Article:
If you have a fixed term tenancy with a private landlord and you want to leave before it’s due to end, your landlord can insist that you keep paying rent for the full length of the tenancy. You can’t simply end it by giving notice.
There are some exceptions, for example if your tenancy agreement contains a break clause that allows you to end the agreement before the end of the fixed term.
Ending a tenancy early
Even if your tenancy agreement doesn’t say you can end it early, it's worth asking if your landlord is willing to negotiate. The landlord is under no obligation to do this, but it may be convenient for both of you, for example, if the landlord is planning to repair and redecorate the property.
They may be prepared to let you get out of the agreement. This is called 'surrendering' the tenancy. For a surrender to be valid, both sides must agree to it. Ask for any agreement to be put in writing, in case of a dispute later on in the tenancy.
The landlord and all the joint tenants must agree to the surrender if you have a joint tenancy.
Agreements that are due to end
You can leave on the last day of your fixed term agreement without giving notice, but check your tenancy agreement first. If it says you must give notice then you have to give notice. It is always best to let the landlord know what you intend to do regardless of what your agreement says as this can avoid any disputes, for example about the return of the deposit. Get advice if you’re not sure.
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If you stay beyond the end of the fixed term, even for just one day, you will automatically become a periodic tenant. Your tenancy will run from month to month or week to week, and you will normally be able to give either one months’ notice or four weeks’ notice to end it. Check your tenancy agreement you may have to give more.
Your landlord can usually end a periodic assured shorthold tenancy by giving you two months' notice.
It’s common for landlords to ask you to sign a new fixed-term tenancy agreement at this point. But some will just let the tenancy keep going on a periodic basis.
Giving the landlord notice during a fixed term
You cannot end the tenancy during the fixed term without your landlord's agreement unless your tenancy agreement contains a ‘break clause’. This is a term in the agreement that lets you end the agreement before the end of the fixed-term.
If there is a break clause, it will tell you when you can serve notice, how much notice you have to give and whether there are any special procedures you have to follow.
Finding someone else to take over the tenancy
It may be possible to find someone to take over the rest of your tenancy if you have to leave your tenancy early and want to try to avoid paying rent on two homes.
You have to get the landlord's agreement for another person to move into the property. The landlord may want to check references for them. Check that the landlord will give the new person their own tenancy or licence agreement, otherwise, you will still be legally responsible for the tenancy.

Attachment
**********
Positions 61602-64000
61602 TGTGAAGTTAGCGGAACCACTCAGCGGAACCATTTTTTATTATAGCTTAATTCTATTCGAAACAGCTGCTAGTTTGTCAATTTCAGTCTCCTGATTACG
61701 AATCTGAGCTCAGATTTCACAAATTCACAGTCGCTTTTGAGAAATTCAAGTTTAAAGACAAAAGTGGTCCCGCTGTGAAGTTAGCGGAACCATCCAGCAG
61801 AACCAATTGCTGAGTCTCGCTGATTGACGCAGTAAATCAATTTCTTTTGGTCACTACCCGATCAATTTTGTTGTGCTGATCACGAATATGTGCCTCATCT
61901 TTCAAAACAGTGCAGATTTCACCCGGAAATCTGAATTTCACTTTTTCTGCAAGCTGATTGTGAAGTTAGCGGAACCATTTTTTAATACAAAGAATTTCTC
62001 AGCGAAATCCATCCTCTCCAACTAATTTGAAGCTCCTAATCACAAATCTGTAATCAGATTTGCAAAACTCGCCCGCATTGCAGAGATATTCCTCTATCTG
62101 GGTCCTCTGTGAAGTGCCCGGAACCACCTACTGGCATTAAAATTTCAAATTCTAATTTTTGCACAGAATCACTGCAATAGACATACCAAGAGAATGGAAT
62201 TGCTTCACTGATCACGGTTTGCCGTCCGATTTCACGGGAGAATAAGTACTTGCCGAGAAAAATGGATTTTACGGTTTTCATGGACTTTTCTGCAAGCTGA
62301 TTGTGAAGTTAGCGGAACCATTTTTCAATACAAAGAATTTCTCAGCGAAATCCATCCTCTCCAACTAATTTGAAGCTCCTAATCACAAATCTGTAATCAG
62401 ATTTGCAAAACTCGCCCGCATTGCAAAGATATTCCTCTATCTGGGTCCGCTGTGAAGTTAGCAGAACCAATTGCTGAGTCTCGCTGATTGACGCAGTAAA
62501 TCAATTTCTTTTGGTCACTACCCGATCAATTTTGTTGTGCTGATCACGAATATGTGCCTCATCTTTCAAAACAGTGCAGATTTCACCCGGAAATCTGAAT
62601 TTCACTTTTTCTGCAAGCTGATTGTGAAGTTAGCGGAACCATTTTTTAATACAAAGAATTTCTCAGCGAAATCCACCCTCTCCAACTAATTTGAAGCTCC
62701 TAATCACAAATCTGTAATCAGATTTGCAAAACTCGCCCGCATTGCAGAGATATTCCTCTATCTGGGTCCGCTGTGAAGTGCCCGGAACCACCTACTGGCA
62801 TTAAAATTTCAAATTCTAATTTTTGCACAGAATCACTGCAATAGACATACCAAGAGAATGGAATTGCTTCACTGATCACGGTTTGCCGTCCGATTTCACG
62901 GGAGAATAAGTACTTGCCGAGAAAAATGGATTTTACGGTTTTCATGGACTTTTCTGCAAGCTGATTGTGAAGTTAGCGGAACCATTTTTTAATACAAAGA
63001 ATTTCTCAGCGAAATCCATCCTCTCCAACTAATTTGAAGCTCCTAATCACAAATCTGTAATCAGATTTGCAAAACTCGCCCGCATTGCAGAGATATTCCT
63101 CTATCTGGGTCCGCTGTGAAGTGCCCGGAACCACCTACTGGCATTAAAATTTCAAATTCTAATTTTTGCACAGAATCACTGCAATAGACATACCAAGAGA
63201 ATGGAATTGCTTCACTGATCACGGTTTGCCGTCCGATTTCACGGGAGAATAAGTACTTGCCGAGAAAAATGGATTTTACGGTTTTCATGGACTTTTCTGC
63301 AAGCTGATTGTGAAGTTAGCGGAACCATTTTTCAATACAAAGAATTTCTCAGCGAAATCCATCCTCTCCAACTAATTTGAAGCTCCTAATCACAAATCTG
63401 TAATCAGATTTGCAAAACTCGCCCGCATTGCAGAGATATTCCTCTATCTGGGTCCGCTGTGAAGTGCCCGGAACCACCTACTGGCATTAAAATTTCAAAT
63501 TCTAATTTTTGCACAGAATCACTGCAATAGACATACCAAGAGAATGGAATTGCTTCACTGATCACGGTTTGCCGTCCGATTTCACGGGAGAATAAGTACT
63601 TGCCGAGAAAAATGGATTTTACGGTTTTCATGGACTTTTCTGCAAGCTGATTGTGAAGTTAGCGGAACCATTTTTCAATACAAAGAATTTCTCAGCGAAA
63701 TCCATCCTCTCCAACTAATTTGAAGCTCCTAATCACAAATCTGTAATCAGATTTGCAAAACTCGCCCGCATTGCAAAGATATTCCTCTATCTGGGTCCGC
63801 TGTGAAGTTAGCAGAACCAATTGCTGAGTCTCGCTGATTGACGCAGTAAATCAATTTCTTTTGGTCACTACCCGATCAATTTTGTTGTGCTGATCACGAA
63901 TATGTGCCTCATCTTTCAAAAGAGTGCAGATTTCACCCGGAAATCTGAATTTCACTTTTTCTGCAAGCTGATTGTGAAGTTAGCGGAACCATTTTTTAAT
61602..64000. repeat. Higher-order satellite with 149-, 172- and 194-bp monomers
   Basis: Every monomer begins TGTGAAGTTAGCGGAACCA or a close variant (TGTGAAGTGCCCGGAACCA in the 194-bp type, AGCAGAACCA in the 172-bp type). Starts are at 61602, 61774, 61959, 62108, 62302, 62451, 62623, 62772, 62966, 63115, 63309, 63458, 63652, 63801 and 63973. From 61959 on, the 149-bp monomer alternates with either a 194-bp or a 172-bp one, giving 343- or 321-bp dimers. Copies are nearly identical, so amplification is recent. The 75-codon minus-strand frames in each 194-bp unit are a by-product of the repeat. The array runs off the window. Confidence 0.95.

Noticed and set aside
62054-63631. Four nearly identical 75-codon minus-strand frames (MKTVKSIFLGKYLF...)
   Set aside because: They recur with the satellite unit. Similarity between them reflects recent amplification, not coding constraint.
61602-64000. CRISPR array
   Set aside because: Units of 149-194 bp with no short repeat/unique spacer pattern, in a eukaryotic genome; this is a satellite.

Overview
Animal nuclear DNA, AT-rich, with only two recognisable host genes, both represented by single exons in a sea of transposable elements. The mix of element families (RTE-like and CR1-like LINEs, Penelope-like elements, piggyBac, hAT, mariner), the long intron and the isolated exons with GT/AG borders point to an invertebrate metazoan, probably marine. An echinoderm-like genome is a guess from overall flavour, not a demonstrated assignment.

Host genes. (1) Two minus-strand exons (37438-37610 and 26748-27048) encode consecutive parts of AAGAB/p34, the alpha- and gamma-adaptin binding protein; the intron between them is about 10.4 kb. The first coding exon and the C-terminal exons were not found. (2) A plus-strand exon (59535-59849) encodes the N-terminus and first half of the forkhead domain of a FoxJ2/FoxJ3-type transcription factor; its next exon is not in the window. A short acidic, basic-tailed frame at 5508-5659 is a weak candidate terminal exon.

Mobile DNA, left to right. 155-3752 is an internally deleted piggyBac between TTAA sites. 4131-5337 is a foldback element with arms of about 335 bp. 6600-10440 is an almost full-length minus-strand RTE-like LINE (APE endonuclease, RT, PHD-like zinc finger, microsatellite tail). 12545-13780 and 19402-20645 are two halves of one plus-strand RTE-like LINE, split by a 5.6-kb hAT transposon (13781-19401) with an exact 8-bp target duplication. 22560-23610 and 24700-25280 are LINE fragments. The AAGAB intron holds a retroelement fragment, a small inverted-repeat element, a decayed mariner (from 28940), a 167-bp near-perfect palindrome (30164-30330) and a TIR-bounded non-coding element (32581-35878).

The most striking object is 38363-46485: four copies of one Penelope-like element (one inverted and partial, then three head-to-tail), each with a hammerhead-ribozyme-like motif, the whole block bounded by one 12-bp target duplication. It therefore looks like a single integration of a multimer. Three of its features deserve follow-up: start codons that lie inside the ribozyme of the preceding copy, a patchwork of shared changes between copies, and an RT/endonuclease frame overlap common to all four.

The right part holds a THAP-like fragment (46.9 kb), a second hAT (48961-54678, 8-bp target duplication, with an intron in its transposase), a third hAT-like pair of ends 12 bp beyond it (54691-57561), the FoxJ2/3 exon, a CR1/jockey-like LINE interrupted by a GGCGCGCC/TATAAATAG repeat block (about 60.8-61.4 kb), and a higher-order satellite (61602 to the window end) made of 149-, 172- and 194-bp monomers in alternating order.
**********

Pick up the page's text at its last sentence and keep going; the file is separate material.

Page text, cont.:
Leaving before the end of the fixed term
Leaving your tenancy without giving notice, by moving all your things out and then posting the keys through the letterbox, is called 'abandonment'. It won’t end your agreement, even though you’ve left the property. Your landlord can carry on charging you rent until the fixed term of your agreement comes to an end.
The landlord can apply for a court order to make you pay what you owe. The court will decide whether you should have to pay your landlord the money or not. If the landlord has managed to let out the property, they can't claim any rent from you after the new tenant has moved in.
Leaving this way may also make it harder for you to find a new home. Most private landlords ask new tenants for references from previous landlords, and might not rent to anyone who has abandoned a tenancy or licence in the past or has a history of rent arrears.
It's important to make sure that you have somewhere to go when you leave. If you need to apply as homeless in the future, the council may decide that you are intentionally homeless because you left a home that you could have stayed in. This means you might get less help from the council.
Joint tenancy or licence
You have a joint tenancy or licence if you share your home with a spouse, partner, family member or friend, and both or all of your names are on the agreement.
Talk to the other joint tenants first if you're thinking about leaving. It may be possible for someone else to take your place, or for the landlord to draw up a new agreement to those who are staying.
You can only end a fixed term joint tenancy if your landlord and all the other joint tenants agree to it, or if there’s a break clause in your agreement, and all the other tenants agree to use it.
The actions of each individual person will affect all of your rights. For example if:
- one of you leaves without ending the tenancy properly, the whole rent will still be due and the other tenants will have to pay the missing person's share
- one of you has caused damage, the landlord may have the right to take money out of your shared deposit
Put your agreement in writing, so that you have some proof if there are any disagreements later.